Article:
Here’s a quick thought I would like to share with you all, specifically my pastoral and ministerial friends, but everyone else is welcome to listen in if you would like.
I’ve been reading through 1 Thessalonians as a part of my quiet time and never realized how great a manual it is a conflict management within the church. Even though I know there are others who have lived in far greater conflict than I have, I am no stranger to the difficulties of life within the church.
As a young preacher with a very pregnant spouse sitting in the congregation I have had the microphone taken from my hand and then told that my work for the Lord was the same as that of the terrorists who destroyed the twin towers.
I have been screamed at on a Sunday morning in the church foyer after changing the lights out on a workday with the claim that I have created the “abomination of desolation” and desecrated the temple.
I cannot even begin to tell you how much bad theology is in the last statement, but it doesn’t matter… it all still hurts.
Managing conflict in the church is no different than managing conflict anywhere else, but it stings more when you realize that God’s people should act more… well,Godly toward one another.
Paul was writing to the church in Thessalonica knowing that his integrity had been questioned and his motives had been lied about in his absence. There were men in that congregation who are trying to destroy him at a distance.
Now, if I were Paul, I would’ve dropped the apostle card and sent some people directly to hell, do not pass go, do not collect $200. Probably a good thing I’m not an apostle, eh?
Paul’s response is… amazing! As pastors and ministry leaders, when we are attacked or come under fire, we know we are to follow the Matthew 18 principle and go to the offender one-on-one before we go to them with a caring brother sister and long before we take them before the church.
But, what Paul does here supersedes any of that. It’s an attitude that he displays on his own part that takes Christian love to a whole ‘nutha level. So how did Paul deal with conflict in the church at the attitudinal level:
First, find your position of thankfulness.
2 Thessalonians 2:13 And we also thank God constantly for this, that when you received the word of God, which you heard from us, you accepted it not as the word of men but as what it really is, the word of God, which is at work in you believers.
The first thing he did to this gossiping, backbiting, character devouring group of people was share that he thanked God for them constantly. If it wasn’t in the Bible, I would think he is lying. But look closely, he is thankful not necessarily for them, or even their relationship… He find something to be thankful for: he is thankful for what God is doing in them.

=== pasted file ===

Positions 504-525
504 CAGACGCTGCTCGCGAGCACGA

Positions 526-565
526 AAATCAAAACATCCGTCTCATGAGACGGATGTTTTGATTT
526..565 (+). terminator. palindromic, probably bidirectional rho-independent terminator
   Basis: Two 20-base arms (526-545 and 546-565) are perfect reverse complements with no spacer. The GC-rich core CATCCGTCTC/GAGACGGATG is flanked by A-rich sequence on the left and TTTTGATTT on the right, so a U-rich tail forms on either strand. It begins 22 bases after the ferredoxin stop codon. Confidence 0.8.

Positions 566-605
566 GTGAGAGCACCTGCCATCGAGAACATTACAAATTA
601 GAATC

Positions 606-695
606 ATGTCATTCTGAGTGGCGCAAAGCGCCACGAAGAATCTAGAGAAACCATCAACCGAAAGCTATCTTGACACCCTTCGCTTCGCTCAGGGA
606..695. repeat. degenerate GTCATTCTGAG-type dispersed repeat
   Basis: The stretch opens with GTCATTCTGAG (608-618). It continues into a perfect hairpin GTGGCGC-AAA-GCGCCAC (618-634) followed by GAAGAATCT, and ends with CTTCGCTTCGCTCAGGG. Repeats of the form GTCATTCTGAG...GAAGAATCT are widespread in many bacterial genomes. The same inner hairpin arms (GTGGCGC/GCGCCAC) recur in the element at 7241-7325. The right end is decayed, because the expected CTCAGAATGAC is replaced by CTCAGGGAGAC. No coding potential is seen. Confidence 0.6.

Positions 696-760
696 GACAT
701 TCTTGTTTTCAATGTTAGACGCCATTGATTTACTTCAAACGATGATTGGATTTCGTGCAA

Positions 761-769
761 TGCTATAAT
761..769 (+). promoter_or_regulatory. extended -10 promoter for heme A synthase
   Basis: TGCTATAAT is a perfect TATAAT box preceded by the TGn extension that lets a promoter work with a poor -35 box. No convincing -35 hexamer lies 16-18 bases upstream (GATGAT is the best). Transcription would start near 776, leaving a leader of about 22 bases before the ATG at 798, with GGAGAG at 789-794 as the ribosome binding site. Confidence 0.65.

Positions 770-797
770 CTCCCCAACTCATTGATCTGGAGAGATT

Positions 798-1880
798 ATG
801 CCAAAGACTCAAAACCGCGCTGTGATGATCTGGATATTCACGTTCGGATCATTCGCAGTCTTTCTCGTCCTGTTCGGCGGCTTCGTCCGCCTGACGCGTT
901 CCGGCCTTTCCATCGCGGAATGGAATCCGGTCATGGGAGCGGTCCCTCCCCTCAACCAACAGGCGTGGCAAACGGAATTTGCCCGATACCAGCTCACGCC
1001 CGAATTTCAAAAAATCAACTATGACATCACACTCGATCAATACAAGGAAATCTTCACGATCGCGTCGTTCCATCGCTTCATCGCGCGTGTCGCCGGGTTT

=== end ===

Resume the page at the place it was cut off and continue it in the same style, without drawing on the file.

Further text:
Sometimes you have to look hard, but there’s always something to be thankful for. And even if someone is being difficult, ugly and out of God’s will, we can still be thankful that God has not given up on them and is using, even these moments, to shape them for what they could be in the future.
Second, don’t give up on intimacy with them.
Second Thessalonians 2:17 But since we were torn away from you, brothers, for a short time, in person not in heart, we endeavored the more eagerly and with great desire to see you face to face, 18 because we wanted to come to you—I, Paul, again and again—but Satan hindered us.
The language Paul uses here for these people who were being ugly and difficult looks more like a junior high schooler’s puppy love statements about someone he met in band camp and can’t bear to be apart from them:
- 1 Torn away
- 2 Endeavored
- 3 More eagerly
- 4 Great desire
- 5 Face-to-face
- 6 I, Paul, again and again
This man obviously believed that these difficult people were still his brothers and sisters, and that he strongly desired to be near them. Most of the time we do just the opposite, the minute conflict erupts we run the other way and start disconnecting from them at every level. I think we really have something to learn from Paul here.
Third, never forget who the enemy is.
2 Thessalonians 2:18 because we wanted to come to you—I, Paul, again and again—but Satan hindered us.
This is a huge, monsterously big, relationship changing, life altering realization… when you’re in conflict with someone else they aren’t the enemy. The issue is not the issue. The problem is the devil.
If we can remember that every hurt feeling, every skirmish over politicking issues and every stupid thing said or done is the product of the one who wants us to be divided. If we can remember this, we can make him the target and not one another.
I hope this is helpful, because conflict is going to be in each one of our lives. But, if we can have the attitude Paul in conflict we can see God stuff happen… and, wasn’t that really the point in the first place?